At The Intercept, Alleen Brown on how the Hubbard County Sheriff is blocking access to the Line 3 protest camp.
A Minnesota sheriff’s office blocked access Monday morning to one of the protest encampments set up to resist the Enbridge Line 3 tar sands pipeline.
In a notice delivered at 6 a.m. to pipeline opponents, who own the property, the Hubbard County Sheriff’s Office stated that it would no longer be allowing vehicular traffic on the small strip of county-owned land between the driveway and the road. Sheriff’s deputies arrived with trucks carrying building materials, a witness said.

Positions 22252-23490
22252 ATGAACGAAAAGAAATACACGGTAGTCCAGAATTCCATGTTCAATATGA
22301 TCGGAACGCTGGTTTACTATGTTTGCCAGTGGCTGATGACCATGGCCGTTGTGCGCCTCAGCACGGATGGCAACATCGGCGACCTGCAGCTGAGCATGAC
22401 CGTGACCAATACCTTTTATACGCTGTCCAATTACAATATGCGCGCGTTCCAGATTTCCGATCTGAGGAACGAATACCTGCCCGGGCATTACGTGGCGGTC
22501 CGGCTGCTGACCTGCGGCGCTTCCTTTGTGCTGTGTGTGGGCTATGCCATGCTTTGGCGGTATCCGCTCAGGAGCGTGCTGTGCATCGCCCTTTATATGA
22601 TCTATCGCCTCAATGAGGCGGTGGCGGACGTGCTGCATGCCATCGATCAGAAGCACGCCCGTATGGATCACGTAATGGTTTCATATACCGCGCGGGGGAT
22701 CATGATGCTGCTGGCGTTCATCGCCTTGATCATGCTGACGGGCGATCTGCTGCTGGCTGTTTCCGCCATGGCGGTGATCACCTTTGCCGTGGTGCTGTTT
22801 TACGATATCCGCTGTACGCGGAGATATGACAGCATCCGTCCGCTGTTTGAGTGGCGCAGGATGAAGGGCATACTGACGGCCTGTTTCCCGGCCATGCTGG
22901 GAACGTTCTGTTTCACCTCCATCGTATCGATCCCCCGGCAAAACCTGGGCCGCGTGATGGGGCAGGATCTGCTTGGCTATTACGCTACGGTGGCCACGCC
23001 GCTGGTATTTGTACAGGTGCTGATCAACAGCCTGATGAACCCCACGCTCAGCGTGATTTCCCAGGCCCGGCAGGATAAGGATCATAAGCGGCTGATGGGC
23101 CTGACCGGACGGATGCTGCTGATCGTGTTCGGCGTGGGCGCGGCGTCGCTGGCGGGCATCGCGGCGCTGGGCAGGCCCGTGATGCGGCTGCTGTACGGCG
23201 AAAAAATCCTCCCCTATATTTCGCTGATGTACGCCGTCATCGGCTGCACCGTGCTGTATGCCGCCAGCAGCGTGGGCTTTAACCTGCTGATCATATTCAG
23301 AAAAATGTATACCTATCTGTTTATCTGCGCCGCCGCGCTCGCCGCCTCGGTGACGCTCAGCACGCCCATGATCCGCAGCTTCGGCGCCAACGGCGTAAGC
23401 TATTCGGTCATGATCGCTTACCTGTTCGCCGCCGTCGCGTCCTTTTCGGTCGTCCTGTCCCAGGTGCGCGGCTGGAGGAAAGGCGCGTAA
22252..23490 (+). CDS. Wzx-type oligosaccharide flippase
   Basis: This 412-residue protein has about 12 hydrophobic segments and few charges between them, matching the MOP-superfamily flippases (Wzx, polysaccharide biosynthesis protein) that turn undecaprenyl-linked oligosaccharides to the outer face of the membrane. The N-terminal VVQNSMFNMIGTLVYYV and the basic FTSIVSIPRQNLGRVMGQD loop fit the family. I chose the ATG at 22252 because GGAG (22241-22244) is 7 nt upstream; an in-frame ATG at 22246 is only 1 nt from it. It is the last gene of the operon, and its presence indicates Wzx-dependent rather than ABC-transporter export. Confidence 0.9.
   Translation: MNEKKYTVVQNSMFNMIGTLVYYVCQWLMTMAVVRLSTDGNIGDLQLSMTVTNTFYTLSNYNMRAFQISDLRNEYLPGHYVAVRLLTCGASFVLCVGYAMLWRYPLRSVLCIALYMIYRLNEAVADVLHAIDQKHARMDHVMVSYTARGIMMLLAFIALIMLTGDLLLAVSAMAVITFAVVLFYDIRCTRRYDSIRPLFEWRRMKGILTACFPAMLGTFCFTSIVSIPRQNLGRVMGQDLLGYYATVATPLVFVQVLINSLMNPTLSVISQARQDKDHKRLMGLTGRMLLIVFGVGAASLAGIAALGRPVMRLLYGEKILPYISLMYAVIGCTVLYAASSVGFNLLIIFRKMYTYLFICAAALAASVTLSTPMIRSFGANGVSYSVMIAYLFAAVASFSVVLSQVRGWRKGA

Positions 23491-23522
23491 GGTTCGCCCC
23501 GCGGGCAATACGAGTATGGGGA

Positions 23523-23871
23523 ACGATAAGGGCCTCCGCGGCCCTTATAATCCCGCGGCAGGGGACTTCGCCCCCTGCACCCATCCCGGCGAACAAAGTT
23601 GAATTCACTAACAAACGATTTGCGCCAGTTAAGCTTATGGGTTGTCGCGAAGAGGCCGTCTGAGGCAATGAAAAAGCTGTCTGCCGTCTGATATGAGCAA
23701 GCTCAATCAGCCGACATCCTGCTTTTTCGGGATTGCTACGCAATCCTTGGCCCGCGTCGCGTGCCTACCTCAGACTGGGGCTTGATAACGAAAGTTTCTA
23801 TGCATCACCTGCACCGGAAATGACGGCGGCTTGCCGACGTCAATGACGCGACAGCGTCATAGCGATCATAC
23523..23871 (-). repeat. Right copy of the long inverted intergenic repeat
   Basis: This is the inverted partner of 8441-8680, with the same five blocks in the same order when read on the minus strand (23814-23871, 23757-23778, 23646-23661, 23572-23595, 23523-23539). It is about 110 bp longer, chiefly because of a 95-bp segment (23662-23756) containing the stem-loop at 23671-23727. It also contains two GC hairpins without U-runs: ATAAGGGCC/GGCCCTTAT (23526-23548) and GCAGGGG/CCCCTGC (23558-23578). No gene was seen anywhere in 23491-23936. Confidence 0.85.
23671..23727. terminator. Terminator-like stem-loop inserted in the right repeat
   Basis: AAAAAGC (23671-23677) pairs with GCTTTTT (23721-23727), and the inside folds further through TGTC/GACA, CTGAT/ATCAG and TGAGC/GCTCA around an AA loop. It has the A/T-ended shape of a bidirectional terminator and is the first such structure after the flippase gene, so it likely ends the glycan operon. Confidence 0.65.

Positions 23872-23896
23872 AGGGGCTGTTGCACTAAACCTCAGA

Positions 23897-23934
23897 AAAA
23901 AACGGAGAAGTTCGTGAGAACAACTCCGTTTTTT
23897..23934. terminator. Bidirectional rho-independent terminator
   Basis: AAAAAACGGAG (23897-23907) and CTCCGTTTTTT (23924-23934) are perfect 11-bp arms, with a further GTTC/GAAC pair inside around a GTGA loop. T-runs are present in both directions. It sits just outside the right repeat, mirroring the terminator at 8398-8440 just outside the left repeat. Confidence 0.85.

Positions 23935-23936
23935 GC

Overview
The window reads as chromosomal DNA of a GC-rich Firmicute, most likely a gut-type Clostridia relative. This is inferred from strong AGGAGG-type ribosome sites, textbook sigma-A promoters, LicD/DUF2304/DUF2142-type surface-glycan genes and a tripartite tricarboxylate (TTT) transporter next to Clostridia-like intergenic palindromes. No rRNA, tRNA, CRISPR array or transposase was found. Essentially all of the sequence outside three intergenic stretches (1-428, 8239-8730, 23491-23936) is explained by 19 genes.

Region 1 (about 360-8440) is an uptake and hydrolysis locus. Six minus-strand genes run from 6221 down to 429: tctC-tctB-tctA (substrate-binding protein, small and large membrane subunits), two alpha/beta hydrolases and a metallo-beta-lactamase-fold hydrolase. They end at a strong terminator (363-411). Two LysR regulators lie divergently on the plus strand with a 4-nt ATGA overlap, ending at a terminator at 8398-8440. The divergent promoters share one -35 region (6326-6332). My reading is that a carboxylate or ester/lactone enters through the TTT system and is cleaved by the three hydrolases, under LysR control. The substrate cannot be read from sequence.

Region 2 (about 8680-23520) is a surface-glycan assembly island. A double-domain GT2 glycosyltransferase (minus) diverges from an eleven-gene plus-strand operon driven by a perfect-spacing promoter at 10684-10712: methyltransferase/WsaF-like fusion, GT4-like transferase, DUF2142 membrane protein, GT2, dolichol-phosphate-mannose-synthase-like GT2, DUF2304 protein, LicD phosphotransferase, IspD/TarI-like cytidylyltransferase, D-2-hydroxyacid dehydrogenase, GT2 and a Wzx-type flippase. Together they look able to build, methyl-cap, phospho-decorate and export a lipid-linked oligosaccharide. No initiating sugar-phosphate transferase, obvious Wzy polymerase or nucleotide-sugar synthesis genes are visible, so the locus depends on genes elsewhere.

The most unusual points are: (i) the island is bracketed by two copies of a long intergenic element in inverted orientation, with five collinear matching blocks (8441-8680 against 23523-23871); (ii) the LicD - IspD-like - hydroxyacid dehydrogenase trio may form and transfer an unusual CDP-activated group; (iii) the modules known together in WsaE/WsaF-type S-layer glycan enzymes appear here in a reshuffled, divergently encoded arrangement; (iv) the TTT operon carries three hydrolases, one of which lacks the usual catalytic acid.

“I was handed a notice that states the sheriff will be installing a physical barricade across the driveway to our private property,” said Tara Houska, an Anishinaabe co-founder of the anti-pipeline Giniw Collective, which organized the camp. “He’s saying that we have no right of access to our private property by vehicle.”
“This is quite simply nothing less than an overt political blockade,” said Mara Verheyden-Hilliard, an attorney for the pipeline opponents and director of the Partnership for Civil Justice Fund’s Center for Protest Law and Litigation. “This is an outrageous and unlawful effort to blockade people who are engaged in protected First Amendment activity and to punish them for their opposition to the Enbridge pipeline, where Enbridge is serving as the paymaster for Hubbard County sheriff.”
“This is an outrageous and unlawful effort to blockade people who are engaged in protected First Amendment activity.”